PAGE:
DISCUSSION: Composers Daniel Schorno and John Dante Prevedini discuss creativity, innovation and re-invention with Maria Nockin, Mary Mogil, Giuseppe Pennisi and Roderic Dunnett in our hour-long April 2021 video.
Known largely for his Lieder, the Unfinished Symphony and his tragically short life, Viennese composer Franz Peter Schubert (1797-1828) left an amazing legacy of music for such a short life. Schubert doesn't normally come to mind for his choral music, but in fact he wrote two Requiems, a Stabat Mater and six complete settings of the Mass. The second of these, the Mass in G major, D 167, one of two dating from 1815, is the best known of Schubert's three shorter settings, and is hence a Missa Brevis, with performances typically taking between twenty and twenty-five minutes. Its six movements consist of a Kyrie, Gloria, Credo, a Sanctus and Benedictus (which both lead to an Osanna in excelsis section) and an Agnus Dei.
In our precious and very recent COVID-19-free world, performances of this work were quite common. This was one of the first choral works which the writer of this note sang as an adult.
In February and March 2020, Keith Bramich, editor of Classical Music Daily, was teaching this work to his community choir in Worcestershire, UK. Frustratingly, rehearsals had to stop just a week or two away from their planned performance.
Like so many other people, suddenly stuck at home in a new isolated existence, Keith began organising virtual meetings over Zoom for his amateur choir and orchestra, just in order to talk and keep the groups together. A choir member suggested that the sessions could involve some rehearsing, and over the following months, Keith taught himself video editing, and he, with Emily Davis, Lucas Ball and other friends in the Community Choir at Alfrick in Worcestershire, UK, developed a method of holding choir practices online which, to some extent, avoided the obvious pitfalls of music-making over the internet.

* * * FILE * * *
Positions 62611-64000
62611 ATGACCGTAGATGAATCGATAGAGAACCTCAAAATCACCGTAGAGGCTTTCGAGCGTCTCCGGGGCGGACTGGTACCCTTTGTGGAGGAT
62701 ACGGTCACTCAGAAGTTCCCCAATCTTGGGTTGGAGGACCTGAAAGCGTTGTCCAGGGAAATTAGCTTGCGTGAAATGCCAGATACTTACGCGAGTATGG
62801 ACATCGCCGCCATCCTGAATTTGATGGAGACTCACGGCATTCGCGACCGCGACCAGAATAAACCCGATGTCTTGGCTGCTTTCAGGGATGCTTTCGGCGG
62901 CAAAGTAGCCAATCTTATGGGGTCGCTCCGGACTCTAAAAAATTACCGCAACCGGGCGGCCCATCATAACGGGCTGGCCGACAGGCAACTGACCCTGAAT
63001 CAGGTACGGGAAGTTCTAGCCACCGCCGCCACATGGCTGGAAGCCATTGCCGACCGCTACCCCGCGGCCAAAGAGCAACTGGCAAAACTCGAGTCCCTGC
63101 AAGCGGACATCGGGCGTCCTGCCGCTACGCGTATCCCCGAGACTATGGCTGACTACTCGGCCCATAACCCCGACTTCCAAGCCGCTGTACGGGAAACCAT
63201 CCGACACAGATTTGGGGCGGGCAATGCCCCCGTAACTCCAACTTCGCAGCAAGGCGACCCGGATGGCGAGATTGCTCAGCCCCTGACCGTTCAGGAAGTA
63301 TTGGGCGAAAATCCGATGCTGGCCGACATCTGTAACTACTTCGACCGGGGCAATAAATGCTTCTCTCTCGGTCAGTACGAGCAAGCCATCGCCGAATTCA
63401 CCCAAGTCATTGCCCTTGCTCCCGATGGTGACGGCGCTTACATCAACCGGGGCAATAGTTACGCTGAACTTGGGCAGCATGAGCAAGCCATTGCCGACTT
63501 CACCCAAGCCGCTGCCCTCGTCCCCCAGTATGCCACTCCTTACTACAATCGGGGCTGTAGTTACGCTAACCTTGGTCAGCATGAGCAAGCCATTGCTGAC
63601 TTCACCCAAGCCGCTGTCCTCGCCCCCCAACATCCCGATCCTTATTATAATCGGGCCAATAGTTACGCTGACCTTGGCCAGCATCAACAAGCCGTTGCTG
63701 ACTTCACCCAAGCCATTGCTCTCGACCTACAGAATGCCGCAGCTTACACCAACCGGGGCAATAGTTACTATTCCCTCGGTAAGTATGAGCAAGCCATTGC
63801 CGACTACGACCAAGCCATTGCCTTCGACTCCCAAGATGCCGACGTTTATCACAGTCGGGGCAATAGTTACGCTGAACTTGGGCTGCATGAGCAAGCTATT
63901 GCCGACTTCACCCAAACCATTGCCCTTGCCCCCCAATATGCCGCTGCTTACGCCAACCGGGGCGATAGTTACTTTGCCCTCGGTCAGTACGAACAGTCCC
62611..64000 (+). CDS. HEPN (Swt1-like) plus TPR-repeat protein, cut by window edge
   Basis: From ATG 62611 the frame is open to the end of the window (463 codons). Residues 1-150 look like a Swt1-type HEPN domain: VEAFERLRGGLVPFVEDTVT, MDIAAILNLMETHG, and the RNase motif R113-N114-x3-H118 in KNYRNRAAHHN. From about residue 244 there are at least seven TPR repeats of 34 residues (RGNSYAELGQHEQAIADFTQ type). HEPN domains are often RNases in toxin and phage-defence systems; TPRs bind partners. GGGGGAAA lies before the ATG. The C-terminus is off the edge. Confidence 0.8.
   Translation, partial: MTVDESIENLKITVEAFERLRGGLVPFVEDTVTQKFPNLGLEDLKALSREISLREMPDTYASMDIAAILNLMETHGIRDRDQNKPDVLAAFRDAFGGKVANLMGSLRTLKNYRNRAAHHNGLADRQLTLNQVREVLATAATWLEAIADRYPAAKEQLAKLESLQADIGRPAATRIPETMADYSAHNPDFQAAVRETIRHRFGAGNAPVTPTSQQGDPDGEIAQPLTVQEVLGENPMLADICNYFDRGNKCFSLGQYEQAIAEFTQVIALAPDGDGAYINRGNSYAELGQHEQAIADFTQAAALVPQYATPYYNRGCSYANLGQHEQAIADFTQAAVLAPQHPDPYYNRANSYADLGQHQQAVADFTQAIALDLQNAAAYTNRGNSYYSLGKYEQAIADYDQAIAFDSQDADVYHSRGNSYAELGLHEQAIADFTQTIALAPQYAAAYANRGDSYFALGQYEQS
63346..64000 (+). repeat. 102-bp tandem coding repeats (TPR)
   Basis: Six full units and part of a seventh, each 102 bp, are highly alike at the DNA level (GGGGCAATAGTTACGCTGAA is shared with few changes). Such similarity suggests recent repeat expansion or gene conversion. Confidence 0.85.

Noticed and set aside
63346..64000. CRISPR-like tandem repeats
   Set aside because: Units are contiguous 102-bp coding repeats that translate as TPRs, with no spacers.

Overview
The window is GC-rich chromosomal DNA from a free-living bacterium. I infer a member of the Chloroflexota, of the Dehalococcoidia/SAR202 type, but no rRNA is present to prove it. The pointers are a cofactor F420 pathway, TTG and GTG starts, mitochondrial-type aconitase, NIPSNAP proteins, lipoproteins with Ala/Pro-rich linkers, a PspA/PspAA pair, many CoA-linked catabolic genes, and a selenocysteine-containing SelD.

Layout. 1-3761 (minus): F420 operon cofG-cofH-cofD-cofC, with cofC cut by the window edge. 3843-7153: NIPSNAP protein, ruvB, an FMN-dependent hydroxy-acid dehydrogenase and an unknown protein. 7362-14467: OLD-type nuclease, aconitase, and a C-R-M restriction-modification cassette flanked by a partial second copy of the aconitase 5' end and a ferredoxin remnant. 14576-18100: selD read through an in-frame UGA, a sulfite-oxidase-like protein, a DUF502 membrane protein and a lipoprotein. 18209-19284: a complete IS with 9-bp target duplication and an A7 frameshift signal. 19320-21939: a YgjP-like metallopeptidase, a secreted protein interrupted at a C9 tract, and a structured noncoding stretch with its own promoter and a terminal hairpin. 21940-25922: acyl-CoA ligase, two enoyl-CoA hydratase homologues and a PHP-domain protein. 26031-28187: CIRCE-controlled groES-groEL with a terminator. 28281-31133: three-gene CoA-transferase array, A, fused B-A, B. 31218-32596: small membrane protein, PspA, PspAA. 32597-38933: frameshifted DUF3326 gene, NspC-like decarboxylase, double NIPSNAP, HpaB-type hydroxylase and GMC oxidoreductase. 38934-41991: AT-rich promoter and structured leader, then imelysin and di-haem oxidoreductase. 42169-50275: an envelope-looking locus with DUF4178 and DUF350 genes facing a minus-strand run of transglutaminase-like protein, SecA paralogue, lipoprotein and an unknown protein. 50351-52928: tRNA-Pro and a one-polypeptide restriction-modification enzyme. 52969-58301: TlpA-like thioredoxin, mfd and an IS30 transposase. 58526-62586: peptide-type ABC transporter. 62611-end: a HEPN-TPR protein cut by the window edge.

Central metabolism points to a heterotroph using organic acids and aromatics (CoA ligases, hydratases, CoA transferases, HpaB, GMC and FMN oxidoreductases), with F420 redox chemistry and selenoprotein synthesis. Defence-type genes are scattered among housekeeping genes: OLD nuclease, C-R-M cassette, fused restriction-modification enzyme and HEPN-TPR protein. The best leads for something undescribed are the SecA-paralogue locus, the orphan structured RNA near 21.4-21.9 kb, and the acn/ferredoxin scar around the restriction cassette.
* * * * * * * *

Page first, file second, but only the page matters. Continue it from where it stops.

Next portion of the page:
During their online sessions between April and August 2020, the choir continued to return to and explore Schubert's Mass in G, but now it's time to give it one last outing, at least for the time being, and move on. The choir normally works with a pianist, Classical Music Daily contributor Lucas Ball, but, during a session in September 2020, Keith Bramich made a video recording of a playthrough of this Schubert Mass by the strings of Blackfriars Sinfonia, an amateur repertoire orchestra rehearsing each week in central London, and this recording will be used as the basis for a series of three online sing and play sessions.
The sessions, each of which is planned to run for just under ninety minutes, will feature a video introduction to Schubert and his Mass in G, choral and orchestral warm-up sessions, a session on each of the six movements of the Mass in G, a play-through of the whole work, and time to talk to everyone else in the session. If you sing and play, or if you play more than one instrument, the sessions are designed so that you can take part more than once, each time from a different perspective, if you wish.
Described as 'historically incorrect but all-inclusive play-throughs', these sessions are set up so that you can join regardless of which instrument you play or which voice part you sing.
The three Schubert Mass sessions are scheduled for Tuesday 13 October at 18:30 UCT/GMT (11:30 PDT, 14:30 EDT, 19:30 BST, 20:30 CEST), Thursday 15 October at 18:00 UCT/GMT (11:00 PDT, 14.00 EDT, 19:00 BST, 20:00 CEST) and Saturday 17 October 2020 at 13:30 UCT/GMT (09:30 EDT, 14:30 BST, 15:30 CEST, 21:30 HTK).
Everyone is welcome at these sessions. Please use the email address or phone number in the flyer above to register.
Assuming enough interest from participants, there will also be the opportunity, after the sessions, to make a composite recording of the Mass in G, using video/audio guide tracks for each movement, and in this case there will be opportunities for volunteer soprano, tenor and bass soloists.
Posted 10 October 2020 by Keith Bramich